A few years back, I walked into a Walmart a few steps behind a young black man. He had cut firewood with me and put up fence earlier that morning and we were stopping by after I had bough him lunch. As any 8th grader would, he wanted to race me to the door. He won by a few steps and walked in first. His hood was up.
The door greeter told him to take his hood off. Ordered was probably a better word. He shot back a quick response and refused to take the hood of his sweatshirt down. The greeter approached him as I quickened my pace to reach his side. You could tell there was going to be a situation, so i grabbed the young man’s arm and pulled him to the right to have a discussion with him.
What I told him was this: “He lives his life in a world that doesn’t fully understand who he is. Its unjust to ascribe fault…its no ones fault. Everyone has prejudices and ignorance’s its everyones fault and no ones. When asked by an officer, an older person, anyone of any color, he is to comply. Unfair or unjust…that will be determined by breathing people later. Sadly, he will live much of his life under suspicion because he is both a man and black. (I nearly felt the tears welling up at this point) I will stand by you if you feel you were unjustly treated, unfairly corrected, profiled, abused, or assaulted, but you have to be alive for me to stand with you!”
Six months later, driving through a rougher part of town with him in the passenger seat, I was pulled over. The Officer approached my truck, we had a discussion, and I gave him my licensee. A few minutes later, the Officer returned and explained that a truck similar to mine had been stolen earlier in the day and he was just making sure my truck wasn’t it. I shook his hand, said “thank you sir” and went about my way. The young man went off about how the officer had no right to pull me over, that I was too nice to him, and that I should have gave him a piece of my mind. I pulled the truck over and tried to teach him another lesson. I said:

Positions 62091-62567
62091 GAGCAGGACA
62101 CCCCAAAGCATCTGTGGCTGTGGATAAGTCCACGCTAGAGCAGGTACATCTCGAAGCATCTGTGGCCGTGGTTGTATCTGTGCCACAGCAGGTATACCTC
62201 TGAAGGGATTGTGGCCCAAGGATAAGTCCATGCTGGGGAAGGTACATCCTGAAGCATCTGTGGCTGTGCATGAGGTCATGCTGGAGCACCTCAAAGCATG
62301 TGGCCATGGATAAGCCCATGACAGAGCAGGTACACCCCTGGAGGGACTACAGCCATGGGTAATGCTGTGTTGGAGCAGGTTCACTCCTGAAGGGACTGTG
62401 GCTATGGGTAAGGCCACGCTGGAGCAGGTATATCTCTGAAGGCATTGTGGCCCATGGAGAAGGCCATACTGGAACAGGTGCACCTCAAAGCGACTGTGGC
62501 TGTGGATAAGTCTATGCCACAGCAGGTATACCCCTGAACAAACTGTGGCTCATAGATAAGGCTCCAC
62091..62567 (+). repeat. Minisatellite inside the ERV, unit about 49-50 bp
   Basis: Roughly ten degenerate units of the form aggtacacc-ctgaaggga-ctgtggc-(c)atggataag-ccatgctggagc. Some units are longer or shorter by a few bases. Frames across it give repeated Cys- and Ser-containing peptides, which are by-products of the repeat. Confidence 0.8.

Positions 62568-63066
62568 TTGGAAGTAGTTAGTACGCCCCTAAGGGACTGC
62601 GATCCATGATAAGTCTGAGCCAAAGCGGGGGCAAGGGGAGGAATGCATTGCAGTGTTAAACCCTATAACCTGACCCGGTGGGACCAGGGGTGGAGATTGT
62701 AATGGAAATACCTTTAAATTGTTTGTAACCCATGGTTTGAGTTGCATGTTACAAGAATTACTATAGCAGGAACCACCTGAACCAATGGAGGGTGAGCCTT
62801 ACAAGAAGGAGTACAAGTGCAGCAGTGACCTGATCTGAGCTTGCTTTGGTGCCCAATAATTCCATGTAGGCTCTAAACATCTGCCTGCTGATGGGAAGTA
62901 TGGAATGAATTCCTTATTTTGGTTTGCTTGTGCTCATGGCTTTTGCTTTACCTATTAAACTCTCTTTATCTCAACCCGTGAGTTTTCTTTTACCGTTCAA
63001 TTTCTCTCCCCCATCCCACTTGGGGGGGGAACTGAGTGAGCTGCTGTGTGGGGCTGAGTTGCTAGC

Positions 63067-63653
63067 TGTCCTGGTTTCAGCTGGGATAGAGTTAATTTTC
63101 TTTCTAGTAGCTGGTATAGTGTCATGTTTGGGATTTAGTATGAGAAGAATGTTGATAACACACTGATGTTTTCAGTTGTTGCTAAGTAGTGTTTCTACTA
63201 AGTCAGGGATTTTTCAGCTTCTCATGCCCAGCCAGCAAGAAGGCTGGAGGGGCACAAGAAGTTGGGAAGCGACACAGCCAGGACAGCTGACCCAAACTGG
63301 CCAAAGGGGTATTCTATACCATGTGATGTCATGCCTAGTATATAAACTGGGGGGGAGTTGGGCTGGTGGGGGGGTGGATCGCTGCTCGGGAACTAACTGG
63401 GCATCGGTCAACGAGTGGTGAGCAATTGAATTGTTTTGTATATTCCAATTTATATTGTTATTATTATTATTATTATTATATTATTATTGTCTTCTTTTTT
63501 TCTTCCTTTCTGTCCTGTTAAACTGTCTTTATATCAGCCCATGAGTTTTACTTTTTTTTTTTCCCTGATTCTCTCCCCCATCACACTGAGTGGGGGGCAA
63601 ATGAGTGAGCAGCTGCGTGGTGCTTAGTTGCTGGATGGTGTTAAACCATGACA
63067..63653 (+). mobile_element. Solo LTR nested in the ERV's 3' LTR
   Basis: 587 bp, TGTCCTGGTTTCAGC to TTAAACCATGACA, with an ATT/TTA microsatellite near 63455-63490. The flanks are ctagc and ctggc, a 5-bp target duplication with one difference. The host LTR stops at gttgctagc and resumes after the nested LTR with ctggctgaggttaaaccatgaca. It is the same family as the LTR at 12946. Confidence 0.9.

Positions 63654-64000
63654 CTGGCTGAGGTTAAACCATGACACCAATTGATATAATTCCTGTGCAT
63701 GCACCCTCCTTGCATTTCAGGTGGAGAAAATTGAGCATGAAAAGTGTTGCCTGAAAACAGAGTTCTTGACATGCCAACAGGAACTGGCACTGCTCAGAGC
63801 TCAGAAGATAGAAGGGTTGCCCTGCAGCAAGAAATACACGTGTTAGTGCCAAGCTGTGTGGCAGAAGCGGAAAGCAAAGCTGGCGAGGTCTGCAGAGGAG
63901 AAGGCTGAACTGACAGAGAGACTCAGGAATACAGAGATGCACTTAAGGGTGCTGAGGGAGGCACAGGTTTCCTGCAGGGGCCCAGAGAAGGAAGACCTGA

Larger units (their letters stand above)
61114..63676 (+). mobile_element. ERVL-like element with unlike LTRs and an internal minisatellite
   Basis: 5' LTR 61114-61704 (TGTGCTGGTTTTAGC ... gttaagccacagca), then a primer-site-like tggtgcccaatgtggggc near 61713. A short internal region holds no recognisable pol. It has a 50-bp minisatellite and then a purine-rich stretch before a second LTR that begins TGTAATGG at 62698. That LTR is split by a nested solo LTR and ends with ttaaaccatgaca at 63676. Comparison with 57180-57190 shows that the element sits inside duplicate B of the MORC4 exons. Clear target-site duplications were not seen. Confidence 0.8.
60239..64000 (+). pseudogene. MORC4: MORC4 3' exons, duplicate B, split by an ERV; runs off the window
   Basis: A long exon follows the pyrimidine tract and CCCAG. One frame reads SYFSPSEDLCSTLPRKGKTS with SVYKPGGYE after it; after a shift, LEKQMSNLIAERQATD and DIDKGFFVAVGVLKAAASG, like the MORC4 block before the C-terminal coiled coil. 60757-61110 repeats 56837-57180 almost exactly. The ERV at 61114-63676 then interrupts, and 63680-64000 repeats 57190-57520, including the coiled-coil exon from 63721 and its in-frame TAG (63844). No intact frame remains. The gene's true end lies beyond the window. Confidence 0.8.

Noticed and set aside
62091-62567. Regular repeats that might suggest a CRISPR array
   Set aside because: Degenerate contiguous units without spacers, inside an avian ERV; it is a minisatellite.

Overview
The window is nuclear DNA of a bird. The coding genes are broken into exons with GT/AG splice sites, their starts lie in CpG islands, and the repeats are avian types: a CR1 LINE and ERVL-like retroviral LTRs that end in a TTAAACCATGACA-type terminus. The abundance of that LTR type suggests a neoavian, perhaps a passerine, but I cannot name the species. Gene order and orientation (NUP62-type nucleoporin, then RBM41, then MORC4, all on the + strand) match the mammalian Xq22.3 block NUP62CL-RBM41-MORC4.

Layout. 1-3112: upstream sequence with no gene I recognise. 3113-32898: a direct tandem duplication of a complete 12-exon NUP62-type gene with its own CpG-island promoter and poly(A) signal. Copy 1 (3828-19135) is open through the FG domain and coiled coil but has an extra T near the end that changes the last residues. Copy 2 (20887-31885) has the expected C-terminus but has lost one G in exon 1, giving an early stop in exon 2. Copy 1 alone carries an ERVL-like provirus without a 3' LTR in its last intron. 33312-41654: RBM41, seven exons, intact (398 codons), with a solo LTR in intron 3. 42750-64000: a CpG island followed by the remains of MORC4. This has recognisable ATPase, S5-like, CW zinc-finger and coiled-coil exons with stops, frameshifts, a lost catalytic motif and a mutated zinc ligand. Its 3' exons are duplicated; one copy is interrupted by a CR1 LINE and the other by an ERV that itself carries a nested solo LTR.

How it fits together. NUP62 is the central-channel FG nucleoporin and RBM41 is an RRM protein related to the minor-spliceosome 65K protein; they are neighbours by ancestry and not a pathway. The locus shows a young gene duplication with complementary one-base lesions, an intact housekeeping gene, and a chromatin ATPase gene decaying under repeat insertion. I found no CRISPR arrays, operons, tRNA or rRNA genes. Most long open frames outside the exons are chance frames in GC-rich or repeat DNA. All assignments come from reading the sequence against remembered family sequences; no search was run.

The officer approached a dark, unfamiliar vehicle, in a rough neighborhood with no backup. He had no idea what was happening in our truck. All he knew was that one like it had been stolen. Unjustly or unfair…it doesn’t matter. If you are ever in this situation, keep your hands out in the open, keep calm and do WHATEVER they say. The time to fight is NEVER then. I care too much about you to have something horrible happen because you wanted to prove a point.
The death of Michael Brown in Ferguson hurts my heart so much because in this case I see Adonis, Daleon, Nysir, Calvin, Malachi, JJ, Larry, Dawud, Don’yell or Eric. All young men that I have had the pleasure of speaking with, coaching, and working alongside. When I see Michael Brown’s picture, I see the face of these young men.
I know many officers as well and they are some of the best men I have ever been around. I would go to bat for any one of them. I would trust their judgment and their decision making with my life. So where does that leave us?
Of the two people who fully know what happened, one is dead and the other is on leave and has given his testimony. I struggle on both sides of the fight but I have hope because…
In ministry, I have made so many mistakes, but my proudest moment, the thing that i constantly am reminded of and will always be moved by, is the investment in the lives of the boys above by men like Nick Ward, Officer Brad McCarter, Teacher Clark Boatright, and Jason Hildebrandt. These are white men, men who have much in common with Officer Wilson of Ferguson, who were investing their time, lives, and resources into young men who have much more in common with Michael Brown than any of us. I watched these men love and take care of their students. I watched these students love and open up to their sponsors. Wednesday night became my favorite night because of these two worlds colliding…and both leaving changed.
To you men (both young and old), I am forever grateful!
God, please be with the people of Ferguson and the family of both Michael Brown and Darren Wilson